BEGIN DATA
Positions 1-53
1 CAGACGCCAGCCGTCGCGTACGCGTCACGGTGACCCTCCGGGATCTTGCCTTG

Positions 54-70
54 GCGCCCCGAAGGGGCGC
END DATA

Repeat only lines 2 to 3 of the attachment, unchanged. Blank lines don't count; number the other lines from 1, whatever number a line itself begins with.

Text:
1 CAGACGCCAGCCGTCGCGTACGCGTCACGGTGACCCTCCGGGATCTTGCCTTG

Positions 54-70